Categories : DIY and Woodworking, Film Cameras, Pinhole, Projects
Just a quick post. I’ve been doing a lot of experiments combining various different media with photography recently, and I think this so far is my favourite in terms of presentation and clarity.
Acrylic paint and photography on watercolour paper, sealed with matte spray varnish.
This particular one is a test example, and will be going into my sketchbook for future reference, but I have plenty of ideas centred around this particular technique. I just need some time to shoot. Roll on the weekend!
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Tags: black and white, mixed media, paint, photography
Categories : Film, Mixed Media
A short while ago, I started to set up a darkroom in the shed. This sounds a bit mad, until you realise how huge my shed is, the fact that it has electrical power (and is connected to the household alarm system), and how little space is really required for darkroom practice.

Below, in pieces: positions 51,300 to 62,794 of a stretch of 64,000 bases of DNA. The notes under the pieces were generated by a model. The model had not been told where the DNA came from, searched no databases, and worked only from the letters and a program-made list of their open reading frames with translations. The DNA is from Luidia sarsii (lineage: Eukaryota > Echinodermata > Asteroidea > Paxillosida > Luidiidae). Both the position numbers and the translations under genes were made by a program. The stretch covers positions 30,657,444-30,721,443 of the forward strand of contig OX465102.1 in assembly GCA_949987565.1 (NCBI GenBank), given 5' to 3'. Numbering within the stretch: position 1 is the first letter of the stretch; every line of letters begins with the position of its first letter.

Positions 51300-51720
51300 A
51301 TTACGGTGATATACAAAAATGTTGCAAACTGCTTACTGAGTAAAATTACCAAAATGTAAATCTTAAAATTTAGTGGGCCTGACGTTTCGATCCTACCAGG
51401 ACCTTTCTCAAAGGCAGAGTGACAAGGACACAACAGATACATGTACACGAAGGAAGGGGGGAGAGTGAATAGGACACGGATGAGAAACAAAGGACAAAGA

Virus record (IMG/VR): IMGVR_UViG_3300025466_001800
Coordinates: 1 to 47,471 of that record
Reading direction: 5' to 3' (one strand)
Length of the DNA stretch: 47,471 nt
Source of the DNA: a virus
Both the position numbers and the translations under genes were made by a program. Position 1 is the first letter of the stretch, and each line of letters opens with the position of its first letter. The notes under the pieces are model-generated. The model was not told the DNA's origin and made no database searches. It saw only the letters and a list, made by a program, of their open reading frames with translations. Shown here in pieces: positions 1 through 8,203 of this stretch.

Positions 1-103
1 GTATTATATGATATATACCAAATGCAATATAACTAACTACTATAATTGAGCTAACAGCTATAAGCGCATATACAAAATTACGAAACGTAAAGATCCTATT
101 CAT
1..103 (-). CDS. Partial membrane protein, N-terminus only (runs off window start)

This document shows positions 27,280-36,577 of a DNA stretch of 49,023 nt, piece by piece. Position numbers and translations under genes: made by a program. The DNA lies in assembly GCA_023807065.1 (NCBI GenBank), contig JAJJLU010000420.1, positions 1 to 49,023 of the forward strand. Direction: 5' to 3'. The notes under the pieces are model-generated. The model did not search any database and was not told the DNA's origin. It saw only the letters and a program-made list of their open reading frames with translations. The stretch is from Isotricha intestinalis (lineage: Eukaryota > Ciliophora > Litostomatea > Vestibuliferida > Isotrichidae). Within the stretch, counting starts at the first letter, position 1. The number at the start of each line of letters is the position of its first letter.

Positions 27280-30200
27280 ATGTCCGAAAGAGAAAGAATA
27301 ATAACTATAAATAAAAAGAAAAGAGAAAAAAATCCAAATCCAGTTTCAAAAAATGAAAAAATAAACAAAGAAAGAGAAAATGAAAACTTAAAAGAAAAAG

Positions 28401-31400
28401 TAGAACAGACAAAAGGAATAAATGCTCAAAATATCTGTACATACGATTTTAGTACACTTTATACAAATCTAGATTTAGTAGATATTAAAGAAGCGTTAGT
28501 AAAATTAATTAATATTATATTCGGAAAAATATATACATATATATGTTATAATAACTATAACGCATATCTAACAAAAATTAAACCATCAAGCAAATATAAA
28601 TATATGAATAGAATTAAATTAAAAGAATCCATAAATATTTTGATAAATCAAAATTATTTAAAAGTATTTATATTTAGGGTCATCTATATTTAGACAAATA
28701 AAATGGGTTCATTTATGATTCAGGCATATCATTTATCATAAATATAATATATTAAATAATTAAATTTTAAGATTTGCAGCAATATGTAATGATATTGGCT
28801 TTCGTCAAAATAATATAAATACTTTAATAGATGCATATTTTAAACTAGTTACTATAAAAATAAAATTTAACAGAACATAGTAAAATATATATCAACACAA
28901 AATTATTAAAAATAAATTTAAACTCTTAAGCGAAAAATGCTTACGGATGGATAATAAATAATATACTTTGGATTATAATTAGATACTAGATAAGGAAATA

I’ve owned a Durst enlarger and timer for about ten years, since college, so that wwas the main expense already taken care of (although for reference, you can pick up a basic Durst black and white enlarger from around £20-30, so it’s not a massive outlay at all). J had a safelight which he’s loaned to me, and my local photography store has a wonderful secondhand section from which I picked up three 8 x 10″ plastic trays for less than a tenner. I already had fix, since I develop a lot of film at home anyway, and I’d picked up a bottle of paper developer around the same time I bought the trays.
Since getting everything set up on the workbench, it’s all kind of just been sitting there. Every weekend I have the intention of printing something, but it’s been so long, my apprehension about screwing it all up got in the way. Until this weekend.
Currently, although I’ve taped thick black bags over the windows to block out light, the edges still need some attention, so the place isn’t quite light tight yet. So, we waited until after dark before heading up there. After hitting the light, and standing in the dark in there for a few minutes, it was decided that no light was visible, and it was suitable for printing.
Here’s the setup.